I don't know exactly which one of these came first. The release of the animated Clone Wars "movie" or a friend of mine asking if I wanted to borrow a Thrawn omnibus. The former was met with a resounding ahongiveafuuuuck. Yes, technically, there was a Star Wars movie playing in theaters, but it was actually just the first three episodes of a new Nickelodeon cartoon edited together and called a movie. A movie concerning the Clone Wars, the fictional conflict set between Episodes II and III. The fictional conflict that already had a series of cartoon shorts dedicated to it: by the great Genndy Tartakovsky of Powerpuff Girls fame, no less. This new Clone Wars movie was fill-in-what-blanks-in-the-timeline-you-can moneygrubbery of the highest order, typical of this (or any) Expanded Universe. The latter was a lot simpler. An offer of giving the so-called best of the EU another shot years after the facts. I'm sorry, but total apathy. The only thrill in this kind of book is in reading about some adventures with familiar characters. You won't find any deep themes or new insights in them. If you already know that Thrawn ends up getting stabbed by his bodyguard who is seduced to the light by one of our heroes -- sound familiar? -- there's little this shit has to offer you.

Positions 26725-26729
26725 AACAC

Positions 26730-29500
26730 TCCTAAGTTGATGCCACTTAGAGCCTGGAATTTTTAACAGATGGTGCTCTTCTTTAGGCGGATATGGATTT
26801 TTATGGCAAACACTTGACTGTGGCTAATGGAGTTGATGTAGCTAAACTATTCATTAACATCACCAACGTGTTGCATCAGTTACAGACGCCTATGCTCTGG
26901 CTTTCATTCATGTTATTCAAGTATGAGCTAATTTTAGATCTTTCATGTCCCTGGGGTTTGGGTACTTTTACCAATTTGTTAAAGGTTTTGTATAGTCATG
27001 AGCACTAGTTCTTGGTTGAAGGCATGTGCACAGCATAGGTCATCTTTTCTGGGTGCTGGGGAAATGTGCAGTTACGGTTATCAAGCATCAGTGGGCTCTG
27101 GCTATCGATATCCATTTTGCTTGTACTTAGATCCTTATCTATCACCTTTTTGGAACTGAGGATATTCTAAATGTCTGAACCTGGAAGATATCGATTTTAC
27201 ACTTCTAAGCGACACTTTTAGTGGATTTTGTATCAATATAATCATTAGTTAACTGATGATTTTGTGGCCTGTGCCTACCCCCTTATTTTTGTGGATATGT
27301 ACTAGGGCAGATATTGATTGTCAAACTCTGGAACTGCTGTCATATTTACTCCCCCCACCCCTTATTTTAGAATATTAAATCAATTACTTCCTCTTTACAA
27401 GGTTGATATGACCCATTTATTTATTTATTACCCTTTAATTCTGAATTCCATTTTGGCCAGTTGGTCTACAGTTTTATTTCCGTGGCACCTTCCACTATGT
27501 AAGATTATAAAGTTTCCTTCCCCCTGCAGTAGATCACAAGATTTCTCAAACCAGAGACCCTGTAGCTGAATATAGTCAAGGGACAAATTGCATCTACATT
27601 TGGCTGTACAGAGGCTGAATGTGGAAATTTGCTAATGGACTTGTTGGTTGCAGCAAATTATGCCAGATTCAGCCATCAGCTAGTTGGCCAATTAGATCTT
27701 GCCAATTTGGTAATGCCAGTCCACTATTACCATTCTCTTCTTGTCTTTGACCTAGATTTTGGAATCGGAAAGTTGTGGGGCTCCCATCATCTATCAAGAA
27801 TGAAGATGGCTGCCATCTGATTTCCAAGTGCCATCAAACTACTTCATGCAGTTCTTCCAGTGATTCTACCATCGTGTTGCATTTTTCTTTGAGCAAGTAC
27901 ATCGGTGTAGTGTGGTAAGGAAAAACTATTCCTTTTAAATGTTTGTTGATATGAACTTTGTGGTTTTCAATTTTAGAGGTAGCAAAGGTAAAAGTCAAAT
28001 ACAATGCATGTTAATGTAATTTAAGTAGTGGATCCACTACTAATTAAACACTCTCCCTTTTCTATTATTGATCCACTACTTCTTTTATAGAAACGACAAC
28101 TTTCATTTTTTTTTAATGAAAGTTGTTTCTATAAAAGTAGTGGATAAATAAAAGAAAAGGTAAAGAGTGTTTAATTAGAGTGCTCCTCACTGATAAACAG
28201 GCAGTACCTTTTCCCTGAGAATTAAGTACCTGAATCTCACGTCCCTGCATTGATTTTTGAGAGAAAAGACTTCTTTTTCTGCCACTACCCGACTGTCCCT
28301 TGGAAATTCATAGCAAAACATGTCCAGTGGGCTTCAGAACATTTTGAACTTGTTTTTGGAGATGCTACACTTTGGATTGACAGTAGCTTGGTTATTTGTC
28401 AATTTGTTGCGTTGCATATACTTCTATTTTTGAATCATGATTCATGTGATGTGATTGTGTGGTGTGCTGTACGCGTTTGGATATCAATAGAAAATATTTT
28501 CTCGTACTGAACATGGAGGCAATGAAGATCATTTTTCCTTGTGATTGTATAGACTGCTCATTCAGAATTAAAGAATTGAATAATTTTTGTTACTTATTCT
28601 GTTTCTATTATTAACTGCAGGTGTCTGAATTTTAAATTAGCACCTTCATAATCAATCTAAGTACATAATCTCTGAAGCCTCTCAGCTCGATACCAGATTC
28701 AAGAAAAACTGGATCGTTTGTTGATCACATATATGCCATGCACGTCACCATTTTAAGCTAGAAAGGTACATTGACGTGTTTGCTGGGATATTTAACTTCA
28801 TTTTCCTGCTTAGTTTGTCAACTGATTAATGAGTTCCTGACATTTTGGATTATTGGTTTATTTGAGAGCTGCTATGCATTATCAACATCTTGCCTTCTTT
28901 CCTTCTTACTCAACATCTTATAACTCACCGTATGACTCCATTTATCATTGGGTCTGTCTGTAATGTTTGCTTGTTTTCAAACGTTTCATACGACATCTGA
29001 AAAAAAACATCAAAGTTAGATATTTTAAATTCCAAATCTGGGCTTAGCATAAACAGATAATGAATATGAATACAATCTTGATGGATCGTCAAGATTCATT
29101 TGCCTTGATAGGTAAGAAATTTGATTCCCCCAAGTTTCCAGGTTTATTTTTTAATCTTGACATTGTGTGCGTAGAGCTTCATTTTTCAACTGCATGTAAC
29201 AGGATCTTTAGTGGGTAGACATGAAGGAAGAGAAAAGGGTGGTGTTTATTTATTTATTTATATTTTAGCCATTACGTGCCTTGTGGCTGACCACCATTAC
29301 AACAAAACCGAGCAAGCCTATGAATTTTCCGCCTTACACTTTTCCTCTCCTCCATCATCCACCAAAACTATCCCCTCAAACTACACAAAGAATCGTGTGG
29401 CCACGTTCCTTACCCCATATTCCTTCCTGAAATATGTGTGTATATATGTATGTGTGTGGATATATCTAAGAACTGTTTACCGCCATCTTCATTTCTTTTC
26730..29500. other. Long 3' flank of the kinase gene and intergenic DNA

The point of this Harryknowlesian derail/introduction was to give you a bit of my background as a fanboy. It was a few weeks ago, at one of my RP nights, a group member asked who was going to see Terminator: Salvation. Awkward silence followed, until someone said he was probably gonna wait that one out till it was on TV. The original fella couldn't believe it: a Terminator movie in the theater and you're not going to see it? I asked him if he'd read any reviews, which really were universally terrible. He said he'd form his own opinion, dammit!

I couldn't really fault him, to be honest. After all, a film's meant to bring about emotions, and that's a very personal process. A movie might work on you that wouldn't work on me and vice versa. Would I have enjoyed Terminator 4 if I didn't know the ugly story behind the scenes? If I hadn't the faintest of how a blockbuster came to be or of the concepts of script doctoring or MPAA ratings manipulations (and that one's an entire Wholly On The Level in itself)? I probably would. I mean, I was 14 once.

But I can't say I'm completely cured. I wish I could say I now seek out solely original, independent creations free of franchise fuckery. I do, to some extent. I'm a lot more open to new things. I don't pit "my" franchise against others. Yes, there was a dark time in my life that I tried to tell myself The Phantom Menace was better than The Matrix AND The Fellowship of the Ring. But on the other hand, I'll always click the Iron Man II article before clicking the one about Moon, for instance.

Fuck you, inner child, I'm trying to convince myself I'm cool now.

Here, have this Erick Sermon video.

Aaah yes.